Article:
Pininfarina’s designs ranged from the fantastical to the plausible. The Alfa Romeo P33 Roadster was an open pod, which looks built for speed but not comfort, like an experiment in breaking the land speed record, with a single rectangular strip of lighting on its nose. The shape of the 1969 Alfa Romeo Tipo 33-2 Coupe Speciale Pininfarina suggests speed as strongly as a Boccioni sculpture; its body appears to be shaped from a series of jet engines, all smoothed and ergonomic. The shapes and graphics that many of these concept cars created is what made them such hits as posters and toys. They appeal to children of all ages. Look at ItalDesign’s 1970 Volkswagen Porsche Tapiro – with four wing doors, not two. Photographed from above, it looks like a Transformer. The 1972 Maserati Boomerang ItalDesign was based around a cockpit design, with more glass than frame. Again it looked incredible when shot from above – like a set of simple geometric tribal graphics. Conversely, the one-off Ferrari 512S Modulo that Paolo Martin created at Pininfarina in 1970 is something to experience from the side. Few concept cars have been fashioned with such a low rise. This is pure stealth, although presented in clinical white, with a single red band through its center that looks like a laser beam cutting through the chassis. As the Pininfarina archives say: “Ferrari Modulo is an extreme special berlinetta, single-volume, experimental one-off prototype, built on the Ferrari 512S chassis, of a futuristic car breaking the fetters of the traditional stylistic language, representing the atmosphere of the early Seventies.”

Some of ItalDesign’s work made it onto the road, and into the hearts of more adventurous motorists. In 1972 the studio created the Lotus Esprit, one of the sexiest cars ever conceived. In 1977, it was given a fantastical twist, when James Bond drove one that could turn into a submarine at the flick of a switch in The Spy Who Loved Me. ItalDesign also created the ill-fated DeLorean DMC 12, which looked like it was going to take the wonders of the concept car to the budget-end of the mass market, with exciting gullwing doors, visual gusto and a low price point. Books have been written on the DeLorean saga, but one of the things that stopped it reshaping the car market was the cost. When it went on sale in the US in 1981, it retailed for $25,000, over twice what the business plan had estimated – the equivalent of around $70,000 today. Only 9,000 cars were ever made. It became an icon of the 1980s, now vintage curio.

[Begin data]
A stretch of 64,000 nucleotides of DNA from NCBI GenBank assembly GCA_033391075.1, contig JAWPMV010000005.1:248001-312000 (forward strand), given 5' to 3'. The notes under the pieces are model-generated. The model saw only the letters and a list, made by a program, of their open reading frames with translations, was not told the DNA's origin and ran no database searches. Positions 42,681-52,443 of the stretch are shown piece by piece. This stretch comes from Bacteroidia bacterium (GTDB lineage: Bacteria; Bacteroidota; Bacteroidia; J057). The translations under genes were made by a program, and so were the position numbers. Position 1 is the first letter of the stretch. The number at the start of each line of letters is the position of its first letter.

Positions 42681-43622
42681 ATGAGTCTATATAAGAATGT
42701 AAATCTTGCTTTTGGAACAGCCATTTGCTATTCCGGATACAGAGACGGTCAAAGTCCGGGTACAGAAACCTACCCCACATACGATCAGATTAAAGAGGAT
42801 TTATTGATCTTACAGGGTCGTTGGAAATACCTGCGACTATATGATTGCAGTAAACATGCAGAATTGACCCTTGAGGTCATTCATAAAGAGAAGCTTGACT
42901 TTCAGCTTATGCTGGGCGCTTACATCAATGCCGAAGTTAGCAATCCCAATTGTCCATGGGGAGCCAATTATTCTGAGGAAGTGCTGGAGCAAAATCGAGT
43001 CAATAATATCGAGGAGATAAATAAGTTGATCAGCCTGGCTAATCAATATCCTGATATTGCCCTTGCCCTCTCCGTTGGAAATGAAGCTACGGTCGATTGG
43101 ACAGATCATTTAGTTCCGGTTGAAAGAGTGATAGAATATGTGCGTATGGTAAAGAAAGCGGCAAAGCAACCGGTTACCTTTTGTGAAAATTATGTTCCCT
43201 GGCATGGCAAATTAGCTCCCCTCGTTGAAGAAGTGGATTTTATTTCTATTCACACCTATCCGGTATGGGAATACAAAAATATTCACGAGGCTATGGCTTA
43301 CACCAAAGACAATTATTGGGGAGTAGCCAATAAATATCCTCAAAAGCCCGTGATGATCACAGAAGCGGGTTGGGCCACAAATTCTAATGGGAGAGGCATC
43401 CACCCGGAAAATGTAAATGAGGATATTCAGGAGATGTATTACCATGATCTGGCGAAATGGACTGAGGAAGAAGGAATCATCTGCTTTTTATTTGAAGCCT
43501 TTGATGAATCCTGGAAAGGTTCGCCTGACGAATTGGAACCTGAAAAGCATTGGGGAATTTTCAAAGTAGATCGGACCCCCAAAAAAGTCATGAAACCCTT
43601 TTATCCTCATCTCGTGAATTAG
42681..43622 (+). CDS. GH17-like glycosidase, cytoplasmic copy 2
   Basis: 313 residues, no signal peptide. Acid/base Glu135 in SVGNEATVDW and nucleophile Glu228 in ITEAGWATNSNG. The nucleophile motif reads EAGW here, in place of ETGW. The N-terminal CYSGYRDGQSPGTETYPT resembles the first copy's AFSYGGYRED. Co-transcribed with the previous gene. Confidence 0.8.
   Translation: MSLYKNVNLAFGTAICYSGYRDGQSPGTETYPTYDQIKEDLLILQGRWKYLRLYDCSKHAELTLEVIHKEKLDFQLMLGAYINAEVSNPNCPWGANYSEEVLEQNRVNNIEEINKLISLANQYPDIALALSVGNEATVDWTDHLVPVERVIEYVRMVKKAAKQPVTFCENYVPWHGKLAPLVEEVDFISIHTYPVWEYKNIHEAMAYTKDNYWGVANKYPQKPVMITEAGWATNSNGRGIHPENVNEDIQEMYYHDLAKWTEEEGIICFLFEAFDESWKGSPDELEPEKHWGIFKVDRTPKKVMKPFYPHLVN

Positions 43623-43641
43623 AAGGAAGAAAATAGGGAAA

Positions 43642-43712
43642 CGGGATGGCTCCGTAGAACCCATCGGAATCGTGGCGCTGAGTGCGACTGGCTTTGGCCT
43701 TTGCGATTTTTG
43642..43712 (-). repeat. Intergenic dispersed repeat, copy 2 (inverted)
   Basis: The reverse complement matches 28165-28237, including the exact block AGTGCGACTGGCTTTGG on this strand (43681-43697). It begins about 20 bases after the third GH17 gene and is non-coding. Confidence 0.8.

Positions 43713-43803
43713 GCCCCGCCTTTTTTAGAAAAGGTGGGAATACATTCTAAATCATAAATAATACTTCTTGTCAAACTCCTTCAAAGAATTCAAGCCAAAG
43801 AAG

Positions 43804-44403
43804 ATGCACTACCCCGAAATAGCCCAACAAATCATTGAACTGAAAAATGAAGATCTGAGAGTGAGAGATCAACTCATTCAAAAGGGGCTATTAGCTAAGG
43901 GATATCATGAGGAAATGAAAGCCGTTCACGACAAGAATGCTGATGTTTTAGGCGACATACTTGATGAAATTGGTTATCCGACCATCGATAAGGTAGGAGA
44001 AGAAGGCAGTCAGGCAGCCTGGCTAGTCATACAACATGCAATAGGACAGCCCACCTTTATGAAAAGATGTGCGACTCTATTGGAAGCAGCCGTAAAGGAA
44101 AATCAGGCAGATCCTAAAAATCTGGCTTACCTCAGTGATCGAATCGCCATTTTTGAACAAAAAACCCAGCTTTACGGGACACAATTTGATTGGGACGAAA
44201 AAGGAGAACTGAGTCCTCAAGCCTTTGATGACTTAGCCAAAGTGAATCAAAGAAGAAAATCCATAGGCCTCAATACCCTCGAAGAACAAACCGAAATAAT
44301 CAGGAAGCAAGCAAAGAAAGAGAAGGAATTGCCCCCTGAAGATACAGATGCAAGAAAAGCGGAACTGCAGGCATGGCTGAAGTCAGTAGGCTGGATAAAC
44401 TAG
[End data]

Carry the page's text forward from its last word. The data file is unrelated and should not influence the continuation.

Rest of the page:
Although … the story continues. In 2016 it was announced that the rebooted DeLorean Motor Company would put the car back into production. The future may well materialize. And if DeLorean don’t manage it, then Pininfarina might. The company’s new electric hypercar – scheduled for 2020 release – is a thrilling design, with wing doors and something of the supercharged, streamlined silhouette of their late 1960s masterpieces. While the company has focused for decades on designing for others, and creating numerous designs that were never realized commercially, this time they are going it alone and actually going into production themselves. Speaking at the 2018 Geneva Motor Show, CEO Paulo Pininfarina said: "My father’s dream was to build a car company and his father’s dream was also to build a car company. I plan for that dream to come true."


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Lamborghini Marzal (1967).

Lamborghini Marzal (1967).

Lancia Stratos Zero (1970).

Alfa Romeo Carabo (1968).

Alfa Romeo Carabo (1968).

Alfa Romeo Carabo (1968).

Alfa Romeo Carabo (1968).

Alfa Romeo Tipo 33-2 Coupe Speciale (1969).

Alfa Romeo Tipo 33-2 Coupe Speciale (1969).

Ferrari 512S Modulo (1970).

Ferrari 512S Modulo (1970).

Volkswagen Porsche Tapiro (1970).

Maserati Boomerang (1972).

Lotus Esprit (1972).

Lancia Stratos Sibilo (1978).

DeLorean DMC 12 (1981).

Pininfarina H2 Speed (2020).

LEAD IMAGE

Lancia Stratos Zero (1970).